The popular 7-zip archiver also includes a performance test, which helps better understand the specific computer’s archiving and de-archiving capabilities. The MSI MPG Z690 CARBON WIFI scored 126,161, but the ROG Maximus Z690 Hero with the Core i9-12900K showed significantly higher results at 152,904 points.

Previously, the high-end Intel ROG Maximus XIII Extreme with the Core i9-11900K received 74,035 MIPS, which is far from an ideal result.

Geekbench assesses the single-core and multi-core capabilities of the processor by performing various tasks. The MSI MPG Z690 CARBON WIFI scored 2006 Single-Core points and 18,338 Multi-Core test points, but in the OpenCL test, it achieved a modest 142,087 point result.

The ROG Maximus Z690 Hero earned 1965 Single-Core points and 18,226 Multi-Core test points, but in the OpenCL test, it achieved a low 130,137 point result.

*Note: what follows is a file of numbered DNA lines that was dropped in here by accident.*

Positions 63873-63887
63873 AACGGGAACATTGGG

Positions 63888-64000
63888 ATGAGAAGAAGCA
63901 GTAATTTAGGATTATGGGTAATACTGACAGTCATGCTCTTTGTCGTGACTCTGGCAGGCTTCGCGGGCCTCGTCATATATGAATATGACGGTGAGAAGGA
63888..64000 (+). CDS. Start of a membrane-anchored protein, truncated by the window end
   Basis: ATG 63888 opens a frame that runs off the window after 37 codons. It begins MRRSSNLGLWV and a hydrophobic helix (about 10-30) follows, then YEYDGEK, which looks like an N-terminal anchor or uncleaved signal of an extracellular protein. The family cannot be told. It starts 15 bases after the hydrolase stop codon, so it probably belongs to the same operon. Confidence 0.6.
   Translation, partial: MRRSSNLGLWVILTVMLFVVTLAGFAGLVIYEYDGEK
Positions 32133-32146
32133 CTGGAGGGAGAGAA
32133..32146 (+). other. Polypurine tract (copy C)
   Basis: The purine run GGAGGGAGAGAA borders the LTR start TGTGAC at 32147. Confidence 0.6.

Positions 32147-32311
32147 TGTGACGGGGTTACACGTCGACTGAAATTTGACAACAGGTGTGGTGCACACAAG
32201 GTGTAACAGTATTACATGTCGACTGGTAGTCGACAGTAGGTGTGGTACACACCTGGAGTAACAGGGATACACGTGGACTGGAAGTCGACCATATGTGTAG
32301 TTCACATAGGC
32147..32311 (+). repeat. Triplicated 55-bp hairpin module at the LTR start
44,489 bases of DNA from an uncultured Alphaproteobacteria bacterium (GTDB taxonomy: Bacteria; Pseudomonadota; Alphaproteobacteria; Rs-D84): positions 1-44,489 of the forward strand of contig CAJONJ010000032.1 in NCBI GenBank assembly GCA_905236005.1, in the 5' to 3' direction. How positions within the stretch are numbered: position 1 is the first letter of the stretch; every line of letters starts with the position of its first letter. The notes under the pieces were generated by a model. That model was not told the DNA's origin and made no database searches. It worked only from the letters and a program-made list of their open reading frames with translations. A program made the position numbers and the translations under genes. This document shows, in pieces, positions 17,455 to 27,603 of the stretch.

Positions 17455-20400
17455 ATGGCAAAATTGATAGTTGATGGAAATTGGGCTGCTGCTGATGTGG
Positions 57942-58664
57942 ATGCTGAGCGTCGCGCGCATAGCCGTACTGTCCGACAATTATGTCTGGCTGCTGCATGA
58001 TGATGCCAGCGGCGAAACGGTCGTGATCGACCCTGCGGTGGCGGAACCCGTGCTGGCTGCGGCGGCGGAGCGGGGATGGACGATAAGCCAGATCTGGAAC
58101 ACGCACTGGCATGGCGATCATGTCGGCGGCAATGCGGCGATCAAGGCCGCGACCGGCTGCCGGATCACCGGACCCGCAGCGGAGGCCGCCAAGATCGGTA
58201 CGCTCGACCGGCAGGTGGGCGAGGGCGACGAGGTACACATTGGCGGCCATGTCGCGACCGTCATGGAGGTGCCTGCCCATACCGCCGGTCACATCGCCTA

In the previous review, the ROG Maximus XIII Extreme showed 1741 Single-Core points and 9371 Multi-Core test points, but in the OpenCL test, it achieved a significantly higher 195,698 point result.

With PassMark PerformanceTest, we can obtain an overall performance assessment of the system. The MSI MPG Z690 CARBON WIFI received 8353 points, which is rather low.

The ROG Maximus Z690 Hero reached 8456 points, which is on par with last year’s i9 processor. However, it should be noted that other computer components have also changed.

In the BMW test, the Ryzen Threadripper system rendered in 1:09 minutes, while the Intel Core i9-9900K handled this task in just 2:48 minutes, similar results were also seen with 10th and 11th generation i9 processors.

The MSI MPG Z690 CARBON WIFI achieved a result of 1:37, while the ROG Maximus Z690 Hero achieved an impressive result of 1:32, which is approaching Threadripper capabilities.

In the Classroom tests, the Ryzen Threadripper system was ready in 3 minutes, but on the Intel Core i9-9900K system, it took a whole 8:40 minutes, and with 10th and 11th generation i9 processors, it rendered in the range of 7:25 to 7:30 minutes.